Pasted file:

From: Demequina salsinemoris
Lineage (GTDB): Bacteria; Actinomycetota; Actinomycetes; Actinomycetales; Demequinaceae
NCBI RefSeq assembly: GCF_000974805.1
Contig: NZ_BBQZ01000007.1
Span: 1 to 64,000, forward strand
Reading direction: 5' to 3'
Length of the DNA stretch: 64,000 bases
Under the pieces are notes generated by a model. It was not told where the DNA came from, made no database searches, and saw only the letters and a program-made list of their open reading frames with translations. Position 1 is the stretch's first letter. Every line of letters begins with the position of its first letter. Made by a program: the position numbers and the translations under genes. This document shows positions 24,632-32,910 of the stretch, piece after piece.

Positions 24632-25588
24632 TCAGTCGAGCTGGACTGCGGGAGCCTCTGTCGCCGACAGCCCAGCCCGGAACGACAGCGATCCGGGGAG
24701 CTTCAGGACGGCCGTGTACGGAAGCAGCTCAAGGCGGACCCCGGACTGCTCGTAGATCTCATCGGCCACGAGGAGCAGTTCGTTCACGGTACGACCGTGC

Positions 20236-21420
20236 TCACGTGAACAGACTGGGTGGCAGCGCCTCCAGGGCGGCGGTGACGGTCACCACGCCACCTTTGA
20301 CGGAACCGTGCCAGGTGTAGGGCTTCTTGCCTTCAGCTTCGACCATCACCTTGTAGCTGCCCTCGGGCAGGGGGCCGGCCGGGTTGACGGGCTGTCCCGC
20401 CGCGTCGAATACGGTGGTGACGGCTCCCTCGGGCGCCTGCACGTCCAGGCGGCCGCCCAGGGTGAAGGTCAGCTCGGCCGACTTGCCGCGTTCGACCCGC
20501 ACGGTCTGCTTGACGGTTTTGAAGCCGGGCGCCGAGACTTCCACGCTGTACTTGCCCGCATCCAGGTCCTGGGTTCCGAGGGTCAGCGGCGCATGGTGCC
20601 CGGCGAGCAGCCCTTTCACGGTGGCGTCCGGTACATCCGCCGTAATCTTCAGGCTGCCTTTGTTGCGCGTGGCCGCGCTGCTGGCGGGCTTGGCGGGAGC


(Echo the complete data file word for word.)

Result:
From: Demequina salsinemoris
Lineage (GTDB): Bacteria; Actinomycetota; Actinomycetes; Actinomycetales; Demequinaceae
NCBI RefSeq assembly: GCF_000974805.1
Contig: NZ_BBQZ01000007.1
Span: 1 to 64,000, forward strand
Reading direction: 5' to 3'
Length of the DNA stretch: 64,000 bases
Under the pieces are notes generated by a model. It was not told where the DNA came from, made no database searches, and saw only the letters and a program-made list of their open reading frames with translations. Position 1 is the stretch's first letter. Every line of letters begins with the position of its first letter. Made by a program: the position numbers and the translations under genes. This document shows positions 24,632-32,910 of the stretch, piece after piece.

Positions 24632-25588
24632 TCAGTCGAGCTGGACTGCGGGAGCCTCTGTCGCCGACAGCCCAGCCCGGAACGACAGCGATCCGGGGAG
24701 CTTCAGGACGGCCGTGTACGGAAGCAGCTCAAGGCGGACCCCGGACTGCTCGTAGATCTCATCGGCCACGAGGAGCAGTTCGTTCACGGTACGACCGTGC

Positions 20236-21420
20236 TCACGTGAACAGACTGGGTGGCAGCGCCTCCAGGGCGGCGGTGACGGTCACCACGCCACCTTTGA
20301 CGGAACCGTGCCAGGTGTAGGGCTTCTTGCCTTCAGCTTCGACCATCACCTTGTAGCTGCCCTCGGGCAGGGGGCCGGCCGGGTTGACGGGCTGTCCCGC
20401 CGCGTCGAATACGGTGGTGACGGCTCCCTCGGGCGCCTGCACGTCCAGGCGGCCGCCCAGGGTGAAGGTCAGCTCGGCCGACTTGCCGCGTTCGACCCGC
20501 ACGGTCTGCTTGACGGTTTTGAAGCCGGGCGCCGAGACTTCCACGCTGTACTTGCCCGCATCCAGGTCCTGGGTTCCGAGGGTCAGCGGCGCATGGTGCC
20601 CGGCGAGCAGCCCTTTCACGGTGGCGTCCGGTACATCCGCCGTAATCTTCAGGCTGCCTTTGTTGCGCGTGGCCGCGCTGCTGGCGGGCTTGGCGGGAGC